Fig. 21. - Inferior Aspect Of Hoof. A The Inferior Face Of Horny Sole; B, Inferior Border Of The Wall; C, Body Or Cushion Of The Frog; D, Median Lacuna Of The Frog; E, Lateral Lacuna Of The Frog; F, The Bar; G, The Quarter; H, The Point Of The Frog; I The Heel.
The External Border or Circumference is intimately dovetailed with the horny laminae of the wall. At its circumference the sole, if unpared, is ordinarily as thick as the wall. This thickness is maintained for a short distance towards its centre, after which it becomes gradually more thin.
The Internal Border has the shape of an elongated V with the apex pointing forwards. It is much thinner than the external border, and, like it, is dovetailed into the horny laminae of the inflections of the wall - namely, the bars. In front of the termination of the bars it is dovetailed into the sides and point of the frog. Where unworn by contact with the ground, the horn of the sole is shed by a process of exfoliation.
3. The Frog. - Triangular or pyramidal in shape, the frog bears a close resemblance to the form of the plantar cushion, upon the lower surface of which body it is moulded. It offers for consideration two faces, two sides, a base, and a point or summit.
Fig. 22. - Hoof With The Sensitive Structures Removed. 1, Superior Face Of Horny Frog; 2, The Frog-Stay; 3, The Lateral Ridges Of The Frog's Superior Surface; 4, The Horny Laminae At The Inflections Of The Wall.
The Superior Face is an exact cast of the lower surface of the plantar cushion. It shows in the centre, therefore, a triangular depression, with the base of the triangle directed backwards. Posteriorly, the depression is continued as two lateral channels divided by a median ridge. The median ridge widens out as it passes backwards, forming the larger part of the posterior portion of the frog. This median ridge fits into the cleft of the plantar cushion. It serves to prevent displacement of the sensitive from the horny frog, and has been rather aptly termed the 'Frog-stay.'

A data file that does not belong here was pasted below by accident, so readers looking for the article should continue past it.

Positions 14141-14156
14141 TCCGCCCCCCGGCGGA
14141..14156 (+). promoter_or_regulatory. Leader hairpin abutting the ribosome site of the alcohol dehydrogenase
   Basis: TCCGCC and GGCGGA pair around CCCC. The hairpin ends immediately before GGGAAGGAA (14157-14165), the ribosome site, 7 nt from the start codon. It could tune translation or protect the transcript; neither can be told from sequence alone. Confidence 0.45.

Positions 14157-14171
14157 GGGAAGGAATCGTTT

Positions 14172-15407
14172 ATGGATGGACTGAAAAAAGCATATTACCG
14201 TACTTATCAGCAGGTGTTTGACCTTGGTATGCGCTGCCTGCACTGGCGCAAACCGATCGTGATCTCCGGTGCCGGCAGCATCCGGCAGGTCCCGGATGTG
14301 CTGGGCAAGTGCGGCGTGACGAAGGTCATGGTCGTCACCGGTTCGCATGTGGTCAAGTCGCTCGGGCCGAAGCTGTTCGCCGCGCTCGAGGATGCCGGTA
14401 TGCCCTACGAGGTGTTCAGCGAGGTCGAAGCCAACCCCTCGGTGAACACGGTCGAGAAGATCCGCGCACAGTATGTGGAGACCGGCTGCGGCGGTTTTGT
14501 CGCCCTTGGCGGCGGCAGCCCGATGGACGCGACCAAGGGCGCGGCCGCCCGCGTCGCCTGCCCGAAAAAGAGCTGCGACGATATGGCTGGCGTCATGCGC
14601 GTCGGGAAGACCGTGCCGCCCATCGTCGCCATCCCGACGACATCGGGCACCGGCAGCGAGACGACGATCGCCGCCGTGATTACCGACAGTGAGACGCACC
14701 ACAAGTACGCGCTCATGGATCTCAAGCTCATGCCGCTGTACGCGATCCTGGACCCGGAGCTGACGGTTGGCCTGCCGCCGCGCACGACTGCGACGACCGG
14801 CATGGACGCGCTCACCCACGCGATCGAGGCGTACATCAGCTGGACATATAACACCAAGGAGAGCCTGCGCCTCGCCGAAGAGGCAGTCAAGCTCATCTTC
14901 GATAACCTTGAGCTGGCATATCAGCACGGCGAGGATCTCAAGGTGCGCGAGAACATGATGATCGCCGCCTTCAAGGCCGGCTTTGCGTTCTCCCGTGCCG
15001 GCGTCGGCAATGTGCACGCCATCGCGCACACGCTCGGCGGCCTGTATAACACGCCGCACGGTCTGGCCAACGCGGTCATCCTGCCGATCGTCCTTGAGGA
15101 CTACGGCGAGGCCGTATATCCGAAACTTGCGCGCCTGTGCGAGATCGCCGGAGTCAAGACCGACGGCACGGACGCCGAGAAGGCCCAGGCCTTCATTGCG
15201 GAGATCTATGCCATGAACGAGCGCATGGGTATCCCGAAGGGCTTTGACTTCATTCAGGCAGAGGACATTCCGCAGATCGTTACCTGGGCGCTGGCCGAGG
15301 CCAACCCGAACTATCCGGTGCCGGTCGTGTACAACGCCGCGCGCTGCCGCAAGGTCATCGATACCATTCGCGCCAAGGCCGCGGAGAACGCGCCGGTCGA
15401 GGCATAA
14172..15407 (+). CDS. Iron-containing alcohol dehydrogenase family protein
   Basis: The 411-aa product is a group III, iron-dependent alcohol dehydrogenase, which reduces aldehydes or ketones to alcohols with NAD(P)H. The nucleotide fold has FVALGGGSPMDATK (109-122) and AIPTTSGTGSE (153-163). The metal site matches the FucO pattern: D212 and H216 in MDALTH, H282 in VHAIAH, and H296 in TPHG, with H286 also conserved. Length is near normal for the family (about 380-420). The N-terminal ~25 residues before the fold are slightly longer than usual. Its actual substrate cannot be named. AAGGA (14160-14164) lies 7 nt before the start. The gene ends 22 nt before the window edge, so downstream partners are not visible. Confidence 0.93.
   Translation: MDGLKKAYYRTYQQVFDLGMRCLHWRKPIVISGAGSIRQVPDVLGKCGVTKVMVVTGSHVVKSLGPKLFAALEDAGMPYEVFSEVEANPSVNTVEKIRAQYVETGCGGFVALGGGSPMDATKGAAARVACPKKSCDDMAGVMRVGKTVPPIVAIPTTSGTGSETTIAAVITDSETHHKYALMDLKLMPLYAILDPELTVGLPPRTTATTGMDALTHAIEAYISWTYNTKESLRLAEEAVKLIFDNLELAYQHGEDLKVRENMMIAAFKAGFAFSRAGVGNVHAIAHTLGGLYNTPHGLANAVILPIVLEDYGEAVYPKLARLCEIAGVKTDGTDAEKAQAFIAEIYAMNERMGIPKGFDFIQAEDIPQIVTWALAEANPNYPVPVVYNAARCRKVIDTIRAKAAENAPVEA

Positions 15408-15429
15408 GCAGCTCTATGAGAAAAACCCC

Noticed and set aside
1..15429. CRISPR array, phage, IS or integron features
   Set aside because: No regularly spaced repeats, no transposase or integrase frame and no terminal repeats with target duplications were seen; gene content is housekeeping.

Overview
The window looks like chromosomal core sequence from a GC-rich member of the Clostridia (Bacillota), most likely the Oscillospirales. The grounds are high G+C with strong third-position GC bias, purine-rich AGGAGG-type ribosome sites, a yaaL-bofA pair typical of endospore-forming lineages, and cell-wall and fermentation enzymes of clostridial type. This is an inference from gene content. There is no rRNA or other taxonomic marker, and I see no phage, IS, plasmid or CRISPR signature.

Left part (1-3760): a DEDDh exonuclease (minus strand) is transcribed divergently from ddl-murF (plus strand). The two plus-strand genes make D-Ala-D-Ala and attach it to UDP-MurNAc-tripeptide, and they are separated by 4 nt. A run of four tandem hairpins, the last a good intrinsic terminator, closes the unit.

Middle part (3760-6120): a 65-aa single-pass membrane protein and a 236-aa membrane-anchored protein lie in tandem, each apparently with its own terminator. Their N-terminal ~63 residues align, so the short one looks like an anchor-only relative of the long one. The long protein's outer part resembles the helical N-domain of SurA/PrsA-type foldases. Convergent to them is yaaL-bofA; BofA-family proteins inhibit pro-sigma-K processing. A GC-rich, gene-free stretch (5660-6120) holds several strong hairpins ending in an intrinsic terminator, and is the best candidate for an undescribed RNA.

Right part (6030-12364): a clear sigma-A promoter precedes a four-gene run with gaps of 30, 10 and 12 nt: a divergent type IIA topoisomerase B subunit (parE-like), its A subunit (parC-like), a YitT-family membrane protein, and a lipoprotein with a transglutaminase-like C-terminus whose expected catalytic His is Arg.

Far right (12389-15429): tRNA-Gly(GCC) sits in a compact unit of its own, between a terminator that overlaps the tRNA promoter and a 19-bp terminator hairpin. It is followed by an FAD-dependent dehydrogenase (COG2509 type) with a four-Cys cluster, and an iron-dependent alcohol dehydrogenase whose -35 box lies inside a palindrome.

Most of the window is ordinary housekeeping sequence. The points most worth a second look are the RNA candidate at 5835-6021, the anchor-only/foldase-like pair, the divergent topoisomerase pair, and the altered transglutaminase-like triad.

The Inferior Surface is an exact reverse of the superior. The triangular depression of the superior surface is represented in the inferior surface by a triangular projection, and the ridge-like frog-stay of the upper surface is represented below by a median cleft, the Median Lacuna of the frog. The triangular projection in front of the median lacuna is the body or cushion of the frog. It is continued backwards as two ridge-like branches, which, at the points of the heels, form acute angles with the bars. On the outer side of each lateral ridge is a fissure. These are known as the Lateral Lacunae.
The Sides of the frog are flat and slightly oblique. They are closely united to the bars and to the triangular indentation in the posterior border of the sole.
The Base of the frog is formed by the extremities of its branches, which, becoming wider and more convex as they pass backwards, form two rounded, flexible, and elastic masses separated from each other by the median lacuna. These constitute the 'glomes' of the frog. They are continuous with the periople.
The Point of the Frog is situated, wedge-like, within the triangular notch in the posterior border of the sole.
4. The Periople, or Coronary Frog Band. - This is a continuation of the substance of the frog around the extreme upper surface of the hoof. It is widest at the heels over the bulbs or glomes of the frog, and gradually narrows as it reaches the front of the hoof. It is, in reality, a thin pellicle of semi-transparent horn secreted by the cells of the perioplic ring. When left untouched by the farrier's rasp it serves the purpose, by acting as a natural varnish, of protecting the horn of the wall from the effects of undue heat or moisture.